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A Seller's Market vs. a Buyer's Market

Getting into real estate is like dipping your toe in the ocean; you want to know if the water is warm or cool before you jump in. The answer influences what you do next.

When you’re testing the temperature of the real estate market, it’s to see if it’s a seller’s or buyer’s market. In a seller’s market, there is a wealth of hungry buyers but not enough houses to go around, giving sellers the advantage. In a buyer’s market, there are plenty of homes for sale but not many interested buyers, giving buyers the edge.

Whether you’re buying or selling, the current market climate will affect every step of the process.

The Home

  • Seller’s Market: Let’s face it: most houses in a seller’s market will generate interest even if they’re not in perfect condition. A seller has few incentives to renovate their home when they stand a good chance of selling it anyway. However, many real estate agents recommend thoroughly cleaning and staging any home going on the market. Some sellers may take it a step further by making minor repairs.
  • Buyer’s Market: When buyers have lots of options in front of them, they can choose the cream of the crop. In this climate, sellers must get their homes in the best shape possible. Bankrate notes that investments around $20,000 tend to yield a return about the amount it would take to renovate a moderately-sized kitchen.

The Price

  • Seller’s Market: When buyers are plentiful but houses are hard to come by, a home can have several buyers interested in it, all trying to outbid each other. For the seller, this is an ideal situation. The seller will likely get at least their full asking price and quite possibly more, according to
  • Buyer’s Market: When it seems like half the neighborhood is trying to sell their houses, but few shoppers are in the market, high prices will only hamper interest. Anxious sellers, watching their homes linger on the market, will lower their prices in the hopes of attracting a buyer.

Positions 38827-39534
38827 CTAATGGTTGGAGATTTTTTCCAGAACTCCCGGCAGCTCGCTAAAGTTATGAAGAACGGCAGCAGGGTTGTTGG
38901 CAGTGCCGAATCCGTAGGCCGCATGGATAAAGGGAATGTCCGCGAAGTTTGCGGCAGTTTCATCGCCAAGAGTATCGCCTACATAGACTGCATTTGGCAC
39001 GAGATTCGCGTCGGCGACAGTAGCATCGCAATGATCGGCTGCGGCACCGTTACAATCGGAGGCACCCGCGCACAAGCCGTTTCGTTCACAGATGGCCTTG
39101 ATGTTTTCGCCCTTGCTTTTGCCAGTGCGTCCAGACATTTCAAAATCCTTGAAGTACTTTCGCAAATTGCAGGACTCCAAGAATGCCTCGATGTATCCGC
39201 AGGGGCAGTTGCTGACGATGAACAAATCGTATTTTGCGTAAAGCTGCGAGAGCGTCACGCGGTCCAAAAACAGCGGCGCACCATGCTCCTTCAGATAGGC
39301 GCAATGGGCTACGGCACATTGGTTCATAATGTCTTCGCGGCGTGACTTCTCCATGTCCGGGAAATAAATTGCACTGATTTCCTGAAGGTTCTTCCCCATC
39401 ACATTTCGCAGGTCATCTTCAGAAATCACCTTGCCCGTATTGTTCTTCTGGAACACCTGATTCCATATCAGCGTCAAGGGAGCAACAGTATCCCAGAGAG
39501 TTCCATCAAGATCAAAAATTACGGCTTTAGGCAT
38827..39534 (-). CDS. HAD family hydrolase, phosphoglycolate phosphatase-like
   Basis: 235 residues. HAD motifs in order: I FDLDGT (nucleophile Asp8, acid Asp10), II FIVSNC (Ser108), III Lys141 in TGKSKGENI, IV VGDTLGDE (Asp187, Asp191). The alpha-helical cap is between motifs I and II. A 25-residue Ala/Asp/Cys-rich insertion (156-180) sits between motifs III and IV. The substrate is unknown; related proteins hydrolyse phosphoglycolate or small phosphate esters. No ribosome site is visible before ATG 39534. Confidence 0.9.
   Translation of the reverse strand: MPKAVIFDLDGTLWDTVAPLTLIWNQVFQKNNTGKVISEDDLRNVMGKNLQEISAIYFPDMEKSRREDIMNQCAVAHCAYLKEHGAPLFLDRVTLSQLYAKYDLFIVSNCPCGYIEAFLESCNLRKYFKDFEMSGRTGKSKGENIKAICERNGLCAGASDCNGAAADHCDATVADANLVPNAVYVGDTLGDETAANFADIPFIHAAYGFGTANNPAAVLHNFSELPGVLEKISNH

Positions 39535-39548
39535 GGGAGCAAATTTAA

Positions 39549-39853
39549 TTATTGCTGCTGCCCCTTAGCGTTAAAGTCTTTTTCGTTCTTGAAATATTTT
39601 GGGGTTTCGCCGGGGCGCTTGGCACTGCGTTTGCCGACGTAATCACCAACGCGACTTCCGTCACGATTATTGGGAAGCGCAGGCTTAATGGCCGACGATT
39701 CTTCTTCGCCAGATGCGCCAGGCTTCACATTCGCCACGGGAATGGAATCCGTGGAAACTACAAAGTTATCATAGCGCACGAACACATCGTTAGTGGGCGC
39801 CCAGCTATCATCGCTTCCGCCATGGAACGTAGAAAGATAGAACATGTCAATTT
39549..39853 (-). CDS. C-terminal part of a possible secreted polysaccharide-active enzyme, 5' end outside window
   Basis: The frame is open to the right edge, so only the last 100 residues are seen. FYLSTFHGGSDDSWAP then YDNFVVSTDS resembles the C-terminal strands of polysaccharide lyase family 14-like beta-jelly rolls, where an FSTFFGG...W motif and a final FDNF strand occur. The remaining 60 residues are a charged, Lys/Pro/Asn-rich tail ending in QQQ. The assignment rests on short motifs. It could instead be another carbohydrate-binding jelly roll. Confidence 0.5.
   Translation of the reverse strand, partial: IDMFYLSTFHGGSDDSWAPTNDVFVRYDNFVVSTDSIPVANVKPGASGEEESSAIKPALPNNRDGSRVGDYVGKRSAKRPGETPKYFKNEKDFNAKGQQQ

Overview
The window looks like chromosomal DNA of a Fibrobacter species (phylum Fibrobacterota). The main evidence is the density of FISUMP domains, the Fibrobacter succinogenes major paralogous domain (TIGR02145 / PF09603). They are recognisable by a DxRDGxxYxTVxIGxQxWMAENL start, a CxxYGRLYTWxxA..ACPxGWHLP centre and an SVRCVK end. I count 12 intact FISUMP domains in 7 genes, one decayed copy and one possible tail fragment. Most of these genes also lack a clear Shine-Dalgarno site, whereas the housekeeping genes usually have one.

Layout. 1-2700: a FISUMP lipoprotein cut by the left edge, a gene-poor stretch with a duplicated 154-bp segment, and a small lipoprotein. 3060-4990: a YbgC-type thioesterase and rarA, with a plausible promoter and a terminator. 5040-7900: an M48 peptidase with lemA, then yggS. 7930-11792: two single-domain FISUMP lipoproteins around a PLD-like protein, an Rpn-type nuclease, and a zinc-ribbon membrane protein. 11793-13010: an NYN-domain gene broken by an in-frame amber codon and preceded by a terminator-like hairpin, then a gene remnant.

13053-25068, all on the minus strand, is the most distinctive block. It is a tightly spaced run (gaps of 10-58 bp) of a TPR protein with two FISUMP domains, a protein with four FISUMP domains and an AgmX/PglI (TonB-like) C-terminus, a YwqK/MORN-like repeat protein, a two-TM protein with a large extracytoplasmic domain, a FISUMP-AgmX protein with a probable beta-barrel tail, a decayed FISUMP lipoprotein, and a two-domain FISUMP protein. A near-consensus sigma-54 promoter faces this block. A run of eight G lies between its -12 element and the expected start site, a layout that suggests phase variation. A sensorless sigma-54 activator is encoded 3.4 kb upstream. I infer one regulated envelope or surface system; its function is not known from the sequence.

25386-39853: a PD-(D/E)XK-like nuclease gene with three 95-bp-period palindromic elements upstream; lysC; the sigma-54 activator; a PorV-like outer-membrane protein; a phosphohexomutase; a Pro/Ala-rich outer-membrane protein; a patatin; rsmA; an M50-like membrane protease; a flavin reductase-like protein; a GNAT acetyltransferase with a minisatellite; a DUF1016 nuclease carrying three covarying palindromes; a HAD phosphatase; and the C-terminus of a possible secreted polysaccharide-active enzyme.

The Urgency

  • Seller’s Market: For buyers, speed and decisiveness are of the utmost importance. According to Zillow (, during the hot seller’s market in 2021, nearly half of all listed homes had contracts in a week or less. Homes move quickly because buyers are afraid of losing them.
  • Buyer’s Market: During a buyer’s market, even nice homes can remain unsold for months. Without the competition of other buyers flooding the market, there’s no need to race to put in a bid. Instead, buyers have the luxury of taking their time.

The Contingencies

  • Seller’s Market: Since sellers can be picky about which bid to accept, they’d prefer to pick the one with the fewest contingencies. Contingencies are terms that must be met before closing; otherwise, the buyer can back out of the contract. Savvy buyers make offers with little to no contingencies to elbow out other buyers.
  • Buyer’s Market: The advantage is firmly on their side. Buyers have more leverage to ask for repairs, improvements, and even appliances or furniture. They can even ask for the seller to absorb closing costs. Sellers, worried about losing the chance of a sale, are more likely to agree to terms like these in a buyer’s market.

It’s easy to see that not understanding the climate of the real estate market can lead to significant losses. For example, a seller not realizing they have the advantage in the market could miss out on a larger profit, while a buyer not knowing it’s a buyer’s market could move too quickly and spend too much. If you’re unsure, rely on your realtor, for whom staying up to date is a daily part of their job.




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